Tales of Count Lucanor

Tales of Count Lucanor

by Juan Manuel

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Don Juan Manuel's Tales of Count Lucanor, in Spanish Libro de los ejemplos del conde Lucanor y de Patronio ("Book of the Examples of Count Lucanor and of Patronio"), also commonly known as El Conde Lucanor or Libro de los ejemplos (original Old Castilian: Libro de los enxiemplos del Conde Lucanor et de Patronio), is one of the earliest works of prose in Castilian Spanish. It was first published in 1335.

The book is divided into four parts. The first and most well-known part is a series of 50 short stories (some no more than a page or two) drawn from various sources, such as Aesop and other classical writers, and Arabic folk tales. Story 28, "Of what happened to a woman called Truhana", a version of Aesop's The Milkmaid and Her Pail, was claimed by Max Müller to originate in the Hindu cycle Panchatantra.

Tales of Count Lucanor was first printed in 1575 when it was published at Seville under the auspices of Argote de Molina. It was again printed at Madrid in 1642, after which it lay forgotten for nearly two centuries.

A didactic, moralistic purpose, which would color so much of the Spanish literature to follow (see Novela picaresca), is the mark of this book. Count Lucanor engages in conversation with his advisor Patronio, putting to him a problem ("Some man has made me a proposition..." or "I fear that such and such person intends to...") and asking for advice. Patronio responds always with the greatest humility, claiming not to wish to offer advice to so illustrious a person as the Count, but offering to tell him a story of which the Count's problem reminds him. (Thus, the stories are "examples" [ejemplos] of wise action.) At the end he advises the Count to do as the protagonist of his story did.

Each chapter ends in more or less the same way, with slight variations on: "And this pleased the Count greatly and he did just so, and found it well. And Don Johán (Juan) saw that this example was very good, and had it written in this book, and composed the following verses." A rhymed couplet closes, giving the moral of the story.

Tale 44, "Of what happened to a young Man on his Wedding Day" has the basic elements of Shakespeare's The Taming of the Shrew.

Tale 7, "Of that which happened to a King and three Impostors" tells the story that Hans Christian Andersen made popular as The Emperor's New Clothes.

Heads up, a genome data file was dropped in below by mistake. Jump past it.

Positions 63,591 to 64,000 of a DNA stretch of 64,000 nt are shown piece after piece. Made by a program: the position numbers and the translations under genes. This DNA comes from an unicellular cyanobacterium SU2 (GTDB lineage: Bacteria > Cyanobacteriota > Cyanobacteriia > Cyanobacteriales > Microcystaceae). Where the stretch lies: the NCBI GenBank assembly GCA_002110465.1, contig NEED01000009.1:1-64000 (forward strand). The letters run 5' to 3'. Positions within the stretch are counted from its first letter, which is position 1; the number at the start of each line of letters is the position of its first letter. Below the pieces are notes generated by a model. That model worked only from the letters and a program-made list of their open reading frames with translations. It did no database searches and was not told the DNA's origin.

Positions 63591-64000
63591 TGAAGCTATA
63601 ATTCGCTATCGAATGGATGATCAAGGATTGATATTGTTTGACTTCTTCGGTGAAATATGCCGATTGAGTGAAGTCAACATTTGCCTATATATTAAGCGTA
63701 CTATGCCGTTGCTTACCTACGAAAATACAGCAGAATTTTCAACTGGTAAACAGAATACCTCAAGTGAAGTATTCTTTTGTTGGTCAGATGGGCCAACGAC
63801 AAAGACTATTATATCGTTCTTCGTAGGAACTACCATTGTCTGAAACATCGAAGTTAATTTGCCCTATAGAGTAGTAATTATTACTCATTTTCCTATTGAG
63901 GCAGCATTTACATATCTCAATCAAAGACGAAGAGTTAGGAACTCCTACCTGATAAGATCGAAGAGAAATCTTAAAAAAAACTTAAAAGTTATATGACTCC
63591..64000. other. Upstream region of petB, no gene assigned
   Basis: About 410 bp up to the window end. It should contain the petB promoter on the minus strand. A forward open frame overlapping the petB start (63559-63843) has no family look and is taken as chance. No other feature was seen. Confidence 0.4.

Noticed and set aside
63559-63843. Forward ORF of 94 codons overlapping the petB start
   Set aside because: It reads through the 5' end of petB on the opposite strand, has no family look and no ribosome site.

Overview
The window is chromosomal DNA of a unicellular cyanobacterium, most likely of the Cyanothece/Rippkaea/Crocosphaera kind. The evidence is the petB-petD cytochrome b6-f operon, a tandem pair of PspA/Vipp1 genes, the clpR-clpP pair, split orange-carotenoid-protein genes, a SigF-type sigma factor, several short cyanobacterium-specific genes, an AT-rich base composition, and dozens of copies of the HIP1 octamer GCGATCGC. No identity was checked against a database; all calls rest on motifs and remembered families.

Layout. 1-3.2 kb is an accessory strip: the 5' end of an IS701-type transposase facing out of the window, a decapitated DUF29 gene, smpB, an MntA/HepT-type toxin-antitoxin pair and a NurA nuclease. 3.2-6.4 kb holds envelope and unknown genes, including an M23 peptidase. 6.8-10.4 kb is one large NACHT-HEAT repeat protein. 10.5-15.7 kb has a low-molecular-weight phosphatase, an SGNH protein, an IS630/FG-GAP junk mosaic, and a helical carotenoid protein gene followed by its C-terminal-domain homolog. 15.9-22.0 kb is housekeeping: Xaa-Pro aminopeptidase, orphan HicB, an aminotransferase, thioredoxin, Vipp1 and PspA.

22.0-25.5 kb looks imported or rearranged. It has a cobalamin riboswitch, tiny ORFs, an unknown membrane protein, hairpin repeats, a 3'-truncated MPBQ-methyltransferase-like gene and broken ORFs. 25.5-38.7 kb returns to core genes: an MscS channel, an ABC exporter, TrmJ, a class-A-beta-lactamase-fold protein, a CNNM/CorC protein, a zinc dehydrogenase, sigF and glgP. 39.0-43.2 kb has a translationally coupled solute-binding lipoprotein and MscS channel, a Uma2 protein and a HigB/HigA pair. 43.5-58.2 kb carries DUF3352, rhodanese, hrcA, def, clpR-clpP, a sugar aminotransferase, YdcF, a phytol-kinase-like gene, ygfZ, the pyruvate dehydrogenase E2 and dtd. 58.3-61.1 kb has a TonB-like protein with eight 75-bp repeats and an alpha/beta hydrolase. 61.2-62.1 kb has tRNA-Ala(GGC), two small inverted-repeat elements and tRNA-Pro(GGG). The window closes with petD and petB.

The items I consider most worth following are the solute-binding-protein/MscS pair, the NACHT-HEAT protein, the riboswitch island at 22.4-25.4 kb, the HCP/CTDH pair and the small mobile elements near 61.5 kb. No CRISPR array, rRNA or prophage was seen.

Tale 23, "What happened to a good Man and his Son, Leading a Beast to Market" is the familiar fable The Miller, His Son and the Donkey.

Product Details

BN ID: 2940015689501
Publisher: Balefire Publishing
Publication date: 09/15/2012
Sold by: Barnes & Noble
Format: NOOK Book
Pages: 260
Sales rank: 763,925
File size: 6 MB

About the Author

Juan Manuel, Prince of Villena (5 May 1282 – 13 June 1348) was a Spanish medieval writer, nephew of Alfonso X of Castile, son of Juan Manuel, Lord of Villena and Beatrice of Savoy. He inherited from his father the great Seigneury of Villena, receiving the titles of Lord, Duke and lastly Prince of Villena.

Juan Manuel was born in the Castle of Escalona, in what is now the province of Toledo, and was a politician and very active soldier. He was son of Juan Manuel of Villena (the son of Ferdinand III of Castile) and his second wife Beatrice of Savoy. With the death of his mother Beatrice in 1292, Juan Manuel became duke of Peñafiel. Juan Manuel was trained in arts such as equestrianism, hunting, and fencing, and in addition learned Latin, history, law, and theology. At the age of twelve, he fought to repel the attack of the Moors from Granada to Murcia. He married three times, choosing his wives for political and economic convenience, and worked to match his children with partners associated with royalty. Juan Manuel became one of the richest and most powerful men of his time, coining his own currency as the kings did. During his life, he was criticized for choosing literature as his vocation, an activity thought below a nobleman of such prestige.

Juan Manuel had constant confrontations with his king. At the time, the throne of Castile was occupied by two monarchs, Ferdinand IV and Alfonso XI. Juan Manuel's loyalty was with Alfonso, to whom Juan Manuel gave the hand of his daughter Constance. The wedding was postponed several times, until finally Alfonso XI jailed Constance in the Castle of Toro for unclear reasons. This incident angered Juan Manuel, who decided to turn against Alfonso. He declared war on Alfonso, beginning a confrontation that lasted five years.
Finally the Pope brought about reconciliation between Juan Manuel and Alfonso XI. This reconciliation was not complete until 1340, when Juan Manuel and Alfonso allied against the Muslims in the Battle of Río Salado, taking the city of Algeciras. After these events, Juan Manuel left political life and retired to Murcia, where he spent his last years focused on literature.

Throughout his life, he wrote approximately thirteen books, of which only eight are preserved today. These works are predominantly didactic.

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